The invention in question is an improvement of an energy-storage device called the ultracapacitor. Its developers see great potential in applications such as electric cars and storing energy from intermittent sources such as solar and wind. Unlike batteries, capacitors store energy "in an electrical field," Schindall explains. "Since there's no chemical reaction, they can be charged and discharged in fractions of a second, and they don't wear out like batteries do." Traditionally, capacitors also have a serious disadvantage: very limited storage capacity, which makes them impractical for many uses.
Ultracapacitors, which have energy-storage capacity much larger than standard capacitors, were previously made using "activated carbon to coat the plates of the capacitor," Schindall says. "Activated carbon, because it's so porous, has a very high surface area, and that increases the amount of energy that it can store." Still, capacity falls far short of that possible with batteries -- and of what's needed for most applications.
Seven years ago, Schindall and his colleague John Kassakian were, as Signorelli says, "starting to think ... about an ultracapacitor and how to improve it." Then, one day on an airplane, Schindall read an article "about a technique ... being used in a different field to grow vertically aligned nanotubes on a flat substrate," he recalls. "It occurred to me that if we replaced the activated carbon with these vertical nanotubes, we might get even more surface area and therefore even more energy storage because [this] synthetic material ... has incredibly high surface area, like fractals." Signorelli's application to the Ph.D. program arrived at about this time. "We said, maybe this would be a good project for him," Schindall says.
On the path
Six years of hard work has proven that surmise correct: The project matched up well with Signorelli's scientific and professional background, interests, and ambitions. His industrial experience in areas such as budgeting, personnel, project management, and the like "is coming in handy in the things I am doing," as a CEO, he says. And he believes Schindall's other surmise -- that the FastCAP's ultracapacitors have potential to address important technical needs -- will soon be realized. "They give you lots of cycles and they cut the cost and ... extend the market. Most importantly, we will also make impact on society." An application for a patent, which will belong to MIT, is under way. FastCAP is working with MIT on an exclusive agreement to exploit it.
Against long odds, the ARPA-E funding arrived at a crucial time for FastCAP. Signorelli had founded the company with his own funds and "really was heading for the cliff," Schindall says. "I put my own money into the company for commercializing the technology," says Signorelli, who had not succeeded in attracting investors and has no family wealth to bankroll the company. His postdoc, meanwhile, was nearing expiration. Still, "regardless of how the proposal came out, I was [determined about] going forward," he insists. If ARPA-E had not come through, he intended to continue seeking private investors.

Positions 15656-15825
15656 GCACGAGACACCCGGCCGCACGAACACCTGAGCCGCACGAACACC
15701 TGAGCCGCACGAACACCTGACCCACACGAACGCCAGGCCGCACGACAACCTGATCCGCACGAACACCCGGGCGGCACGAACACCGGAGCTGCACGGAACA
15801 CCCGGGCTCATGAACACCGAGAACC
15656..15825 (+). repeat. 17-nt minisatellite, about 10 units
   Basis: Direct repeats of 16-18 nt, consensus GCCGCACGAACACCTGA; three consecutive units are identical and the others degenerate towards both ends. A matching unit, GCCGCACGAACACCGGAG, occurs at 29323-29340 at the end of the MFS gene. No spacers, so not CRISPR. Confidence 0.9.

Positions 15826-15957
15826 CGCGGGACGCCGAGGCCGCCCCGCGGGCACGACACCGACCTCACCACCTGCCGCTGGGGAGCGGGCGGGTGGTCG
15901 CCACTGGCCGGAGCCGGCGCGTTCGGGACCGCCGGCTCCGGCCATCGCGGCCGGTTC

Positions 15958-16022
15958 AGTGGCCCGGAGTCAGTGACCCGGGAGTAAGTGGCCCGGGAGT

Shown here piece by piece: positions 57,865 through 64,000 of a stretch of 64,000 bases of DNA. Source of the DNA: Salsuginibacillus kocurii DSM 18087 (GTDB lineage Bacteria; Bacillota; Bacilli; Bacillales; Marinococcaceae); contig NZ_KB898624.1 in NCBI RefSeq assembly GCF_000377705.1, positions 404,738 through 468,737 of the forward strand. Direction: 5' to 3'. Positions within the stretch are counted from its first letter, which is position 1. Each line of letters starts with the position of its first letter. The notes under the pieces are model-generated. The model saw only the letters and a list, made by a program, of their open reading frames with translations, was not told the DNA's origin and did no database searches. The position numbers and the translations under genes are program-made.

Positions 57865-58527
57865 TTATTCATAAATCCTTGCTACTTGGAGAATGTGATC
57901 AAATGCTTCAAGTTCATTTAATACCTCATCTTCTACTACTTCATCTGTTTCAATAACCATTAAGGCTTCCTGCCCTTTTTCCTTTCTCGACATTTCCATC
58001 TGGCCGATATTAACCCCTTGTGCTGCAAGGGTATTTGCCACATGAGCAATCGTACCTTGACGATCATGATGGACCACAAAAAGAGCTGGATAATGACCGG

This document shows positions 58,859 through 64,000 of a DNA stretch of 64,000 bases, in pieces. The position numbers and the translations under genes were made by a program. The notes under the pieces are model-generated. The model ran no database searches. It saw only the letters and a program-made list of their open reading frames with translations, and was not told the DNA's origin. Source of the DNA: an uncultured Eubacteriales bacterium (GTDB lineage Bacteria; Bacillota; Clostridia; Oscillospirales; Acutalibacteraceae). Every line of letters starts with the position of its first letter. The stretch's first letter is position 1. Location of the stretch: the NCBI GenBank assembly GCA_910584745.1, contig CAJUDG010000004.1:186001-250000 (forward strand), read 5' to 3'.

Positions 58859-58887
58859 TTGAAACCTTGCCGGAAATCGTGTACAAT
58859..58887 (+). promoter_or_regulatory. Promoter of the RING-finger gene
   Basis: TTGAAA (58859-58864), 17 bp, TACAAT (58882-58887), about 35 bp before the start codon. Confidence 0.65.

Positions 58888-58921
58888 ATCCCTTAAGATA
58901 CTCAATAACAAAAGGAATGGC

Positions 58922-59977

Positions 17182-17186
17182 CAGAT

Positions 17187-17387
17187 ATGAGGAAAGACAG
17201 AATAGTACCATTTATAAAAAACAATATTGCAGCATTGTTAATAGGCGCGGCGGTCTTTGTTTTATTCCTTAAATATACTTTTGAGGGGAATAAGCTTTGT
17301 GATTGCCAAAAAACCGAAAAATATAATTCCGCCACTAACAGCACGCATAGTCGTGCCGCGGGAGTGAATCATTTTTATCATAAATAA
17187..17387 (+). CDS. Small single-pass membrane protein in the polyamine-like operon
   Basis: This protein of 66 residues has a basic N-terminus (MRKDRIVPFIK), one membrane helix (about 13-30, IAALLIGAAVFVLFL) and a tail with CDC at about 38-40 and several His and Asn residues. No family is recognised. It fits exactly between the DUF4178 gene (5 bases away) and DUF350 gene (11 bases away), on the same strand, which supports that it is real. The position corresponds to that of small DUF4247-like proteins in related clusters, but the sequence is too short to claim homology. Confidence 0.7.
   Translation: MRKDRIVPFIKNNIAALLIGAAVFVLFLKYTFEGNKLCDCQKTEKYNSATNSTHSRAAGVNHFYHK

With money now available for the next 2 years, Signorelli's new challenge is to achieve the technology's practical and commercial promise. "We are on the path. There are things that we are already achieving, like the power of the device; there are things that we are working on. ... Now we are getting closer and closer to our target."
"ARPA-E is extremely rigorous on having milestones that we need to meet in order to continue the funding of the project," Signorelli goes on. "We feel like their goal is our goal, especially transformative energy that can create jobs, that can reduce fuel consumption and CO2 emissions. And to us, ARPA-E is the best partner we could have hoped for."
Signorelli is also well along another path: the path to U.S. citizenship. "America is home," he says, a "wonderful society where entrepreneurship is valued and there is opportunity for entrepreneurship. ... That's what made America great." He feels tremendous gratitude to the "American people who have allowed the creation of this wonderful agency."
Meeting FastCAP's goals, Signorelli says, will open opportunities for other able scientists and engineers. We are "looking for great talent," he says, asking Science Careers to spread the word that he hopes to hear from gifted "people in battery engineering and "in fabrication of nanocarbon materials."
"With ARPA-E grants come a lot of opportunity but a lot of responsibility," he says. Yet, he utterly rejects Chu's skepticism and feels prepared to make his company and technology succeed. "Our responsibility [is] to develop a transformative technology that can have an impact in the American economic system in terms job creation. ... It is not an easy commitment for us, but it's a strong commitment, and we need to do whatever it takes to deliver."
Photo (top): C.P. Storm
Beryl Lieff Benderly has been a regular contributor to Science Careers since 2003, writing on postdoc matters and other scientific workforce issues.